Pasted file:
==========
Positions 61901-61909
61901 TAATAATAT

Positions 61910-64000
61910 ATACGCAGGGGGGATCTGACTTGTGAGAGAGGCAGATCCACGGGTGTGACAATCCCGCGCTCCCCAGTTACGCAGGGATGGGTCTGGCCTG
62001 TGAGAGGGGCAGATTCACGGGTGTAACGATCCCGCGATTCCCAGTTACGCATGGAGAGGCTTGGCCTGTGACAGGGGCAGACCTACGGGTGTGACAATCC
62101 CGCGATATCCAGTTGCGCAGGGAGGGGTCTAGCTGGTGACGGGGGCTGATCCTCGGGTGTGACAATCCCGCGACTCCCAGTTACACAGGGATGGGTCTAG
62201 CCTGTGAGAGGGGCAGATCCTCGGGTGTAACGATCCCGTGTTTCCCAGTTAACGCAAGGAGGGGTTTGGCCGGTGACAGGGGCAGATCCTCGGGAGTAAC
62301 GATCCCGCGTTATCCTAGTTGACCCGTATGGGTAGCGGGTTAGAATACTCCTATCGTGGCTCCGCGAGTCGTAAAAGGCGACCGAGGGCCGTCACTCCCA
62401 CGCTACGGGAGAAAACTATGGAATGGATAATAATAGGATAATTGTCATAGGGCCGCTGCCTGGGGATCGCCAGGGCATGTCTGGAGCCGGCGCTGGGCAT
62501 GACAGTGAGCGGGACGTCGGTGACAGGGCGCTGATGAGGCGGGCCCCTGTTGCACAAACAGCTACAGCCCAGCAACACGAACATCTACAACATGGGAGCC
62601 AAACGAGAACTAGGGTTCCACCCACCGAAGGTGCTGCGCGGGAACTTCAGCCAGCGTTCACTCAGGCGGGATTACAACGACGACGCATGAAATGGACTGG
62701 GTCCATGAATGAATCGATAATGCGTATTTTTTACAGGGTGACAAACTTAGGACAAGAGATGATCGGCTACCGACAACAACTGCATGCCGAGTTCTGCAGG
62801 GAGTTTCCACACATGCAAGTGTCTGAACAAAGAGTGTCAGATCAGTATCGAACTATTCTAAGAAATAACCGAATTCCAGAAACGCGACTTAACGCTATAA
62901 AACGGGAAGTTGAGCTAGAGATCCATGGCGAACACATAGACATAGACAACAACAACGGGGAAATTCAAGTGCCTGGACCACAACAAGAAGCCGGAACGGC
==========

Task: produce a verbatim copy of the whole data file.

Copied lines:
Positions 61901-61909
61901 TAATAATAT

Positions 61910-64000
61910 ATACGCAGGGGGGATCTGACTTGTGAGAGAGGCAGATCCACGGGTGTGACAATCCCGCGCTCCCCAGTTACGCAGGGATGGGTCTGGCCTG
62001 TGAGAGGGGCAGATTCACGGGTGTAACGATCCCGCGATTCCCAGTTACGCATGGAGAGGCTTGGCCTGTGACAGGGGCAGACCTACGGGTGTGACAATCC
62101 CGCGATATCCAGTTGCGCAGGGAGGGGTCTAGCTGGTGACGGGGGCTGATCCTCGGGTGTGACAATCCCGCGACTCCCAGTTACACAGGGATGGGTCTAG
62201 CCTGTGAGAGGGGCAGATCCTCGGGTGTAACGATCCCGTGTTTCCCAGTTAACGCAAGGAGGGGTTTGGCCGGTGACAGGGGCAGATCCTCGGGAGTAAC
62301 GATCCCGCGTTATCCTAGTTGACCCGTATGGGTAGCGGGTTAGAATACTCCTATCGTGGCTCCGCGAGTCGTAAAAGGCGACCGAGGGCCGTCACTCCCA
62401 CGCTACGGGAGAAAACTATGGAATGGATAATAATAGGATAATTGTCATAGGGCCGCTGCCTGGGGATCGCCAGGGCATGTCTGGAGCCGGCGCTGGGCAT
62501 GACAGTGAGCGGGACGTCGGTGACAGGGCGCTGATGAGGCGGGCCCCTGTTGCACAAACAGCTACAGCCCAGCAACACGAACATCTACAACATGGGAGCC
62601 AAACGAGAACTAGGGTTCCACCCACCGAAGGTGCTGCGCGGGAACTTCAGCCAGCGTTCACTCAGGCGGGATTACAACGACGACGCATGAAATGGACTGG
62701 GTCCATGAATGAATCGATAATGCGTATTTTTTACAGGGTGACAAACTTAGGACAAGAGATGATCGGCTACCGACAACAACTGCATGCCGAGTTCTGCAGG
62801 GAGTTTCCACACATGCAAGTGTCTGAACAAAGAGTGTCAGATCAGTATCGAACTATTCTAAGAAATAACCGAATTCCAGAAACGCGACTTAACGCTATAA
62901 AACGGGAAGTTGAGCTAGAGATCCATGGCGAACACATAGACATAGACAACAACAACGGGGAAATTCAAGTGCCTGGACCACAACAAGAAGCCGGAACGGC